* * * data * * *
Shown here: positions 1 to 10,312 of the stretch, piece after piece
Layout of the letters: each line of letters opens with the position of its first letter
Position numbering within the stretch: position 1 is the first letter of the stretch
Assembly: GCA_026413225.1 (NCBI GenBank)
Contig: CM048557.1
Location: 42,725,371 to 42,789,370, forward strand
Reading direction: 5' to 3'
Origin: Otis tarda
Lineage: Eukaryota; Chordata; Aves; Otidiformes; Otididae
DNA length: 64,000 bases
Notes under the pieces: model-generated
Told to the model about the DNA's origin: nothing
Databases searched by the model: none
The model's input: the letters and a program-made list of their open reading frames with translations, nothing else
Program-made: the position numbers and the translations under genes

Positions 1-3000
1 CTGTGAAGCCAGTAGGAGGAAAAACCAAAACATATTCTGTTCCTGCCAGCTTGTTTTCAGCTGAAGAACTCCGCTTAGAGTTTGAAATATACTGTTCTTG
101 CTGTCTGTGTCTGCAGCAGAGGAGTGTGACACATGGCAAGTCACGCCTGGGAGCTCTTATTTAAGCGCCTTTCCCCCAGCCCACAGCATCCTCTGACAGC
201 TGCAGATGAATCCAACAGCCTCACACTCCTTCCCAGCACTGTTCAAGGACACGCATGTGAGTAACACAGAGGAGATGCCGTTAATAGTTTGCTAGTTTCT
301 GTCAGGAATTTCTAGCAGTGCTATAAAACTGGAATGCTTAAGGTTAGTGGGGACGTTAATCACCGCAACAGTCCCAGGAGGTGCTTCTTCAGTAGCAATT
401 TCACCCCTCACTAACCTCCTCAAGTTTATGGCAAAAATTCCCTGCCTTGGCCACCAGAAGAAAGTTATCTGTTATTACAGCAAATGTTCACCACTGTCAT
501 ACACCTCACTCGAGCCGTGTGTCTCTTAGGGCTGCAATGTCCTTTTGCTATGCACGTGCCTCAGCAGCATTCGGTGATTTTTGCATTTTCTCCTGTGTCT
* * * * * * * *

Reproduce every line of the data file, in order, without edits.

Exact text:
Shown here: positions 1 to 10,312 of the stretch, piece after piece
Layout of the letters: each line of letters opens with the position of its first letter
Position numbering within the stretch: position 1 is the first letter of the stretch
Assembly: GCA_026413225.1 (NCBI GenBank)
Contig: CM048557.1
Location: 42,725,371 to 42,789,370, forward strand
Reading direction: 5' to 3'
Origin: Otis tarda
Lineage: Eukaryota; Chordata; Aves; Otidiformes; Otididae
DNA length: 64,000 bases
Notes under the pieces: model-generated
Told to the model about the DNA's origin: nothing
Databases searched by the model: none
The model's input: the letters and a program-made list of their open reading frames with translations, nothing else
Program-made: the position numbers and the translations under genes

Positions 1-3000
1 CTGTGAAGCCAGTAGGAGGAAAAACCAAAACATATTCTGTTCCTGCCAGCTTGTTTTCAGCTGAAGAACTCCGCTTAGAGTTTGAAATATACTGTTCTTG
101 CTGTCTGTGTCTGCAGCAGAGGAGTGTGACACATGGCAAGTCACGCCTGGGAGCTCTTATTTAAGCGCCTTTCCCCCAGCCCACAGCATCCTCTGACAGC
201 TGCAGATGAATCCAACAGCCTCACACTCCTTCCCAGCACTGTTCAAGGACACGCATGTGAGTAACACAGAGGAGATGCCGTTAATAGTTTGCTAGTTTCT
301 GTCAGGAATTTCTAGCAGTGCTATAAAACTGGAATGCTTAAGGTTAGTGGGGACGTTAATCACCGCAACAGTCCCAGGAGGTGCTTCTTCAGTAGCAATT
401 TCACCCCTCACTAACCTCCTCAAGTTTATGGCAAAAATTCCCTGCCTTGGCCACCAGAAGAAAGTTATCTGTTATTACAGCAAATGTTCACCACTGTCAT
501 ACACCTCACTCGAGCCGTGTGTCTCTTAGGGCTGCAATGTCCTTTTGCTATGCACGTGCCTCAGCAGCATTCGGTGATTTTTGCATTTTCTCCTGTGTCT